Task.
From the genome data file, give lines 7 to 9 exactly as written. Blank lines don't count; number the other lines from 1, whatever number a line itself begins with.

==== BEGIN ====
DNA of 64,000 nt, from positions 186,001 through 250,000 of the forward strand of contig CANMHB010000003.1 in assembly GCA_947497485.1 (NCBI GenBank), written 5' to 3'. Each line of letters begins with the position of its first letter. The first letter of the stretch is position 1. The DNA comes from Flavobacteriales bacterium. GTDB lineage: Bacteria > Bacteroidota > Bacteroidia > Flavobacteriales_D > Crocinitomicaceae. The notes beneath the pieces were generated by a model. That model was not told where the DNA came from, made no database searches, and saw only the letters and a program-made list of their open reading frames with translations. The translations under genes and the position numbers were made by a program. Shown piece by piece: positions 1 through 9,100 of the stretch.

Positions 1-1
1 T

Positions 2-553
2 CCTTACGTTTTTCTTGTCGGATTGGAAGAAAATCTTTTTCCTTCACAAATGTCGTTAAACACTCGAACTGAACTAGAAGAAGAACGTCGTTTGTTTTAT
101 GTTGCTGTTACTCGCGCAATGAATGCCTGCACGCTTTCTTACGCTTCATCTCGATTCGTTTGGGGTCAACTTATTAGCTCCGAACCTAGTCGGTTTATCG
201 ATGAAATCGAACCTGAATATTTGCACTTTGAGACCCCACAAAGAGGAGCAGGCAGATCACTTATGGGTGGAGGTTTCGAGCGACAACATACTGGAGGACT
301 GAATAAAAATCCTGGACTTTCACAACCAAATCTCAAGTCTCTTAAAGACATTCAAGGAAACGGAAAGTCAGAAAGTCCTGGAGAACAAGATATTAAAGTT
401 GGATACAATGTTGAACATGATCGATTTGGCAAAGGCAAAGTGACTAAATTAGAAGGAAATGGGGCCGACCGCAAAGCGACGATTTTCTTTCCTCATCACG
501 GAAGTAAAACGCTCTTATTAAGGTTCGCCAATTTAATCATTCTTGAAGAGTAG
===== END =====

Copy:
201 ATGAAATCGAACCTGAATATTTGCACTTTGAGACCCCACAAAGAGGAGCAGGCAGATCACTTATGGGTGGAGGTTTCGAGCGACAACATACTGGAGGACT
301 GAATAAAAATCCTGGACTTTCACAACCAAATCTCAAGTCTCTTAAAGACATTCAAGGAAACGGAAAGTCAGAAAGTCCTGGAGAACAAGATATTAAAGTT
401 GGATACAATGTTGAACATGATCGATTTGGCAAAGGCAAAGTGACTAAATTAGAAGGAAATGGGGCCGACCGCAAAGCGACGATTTTCTTTCCTCATCACG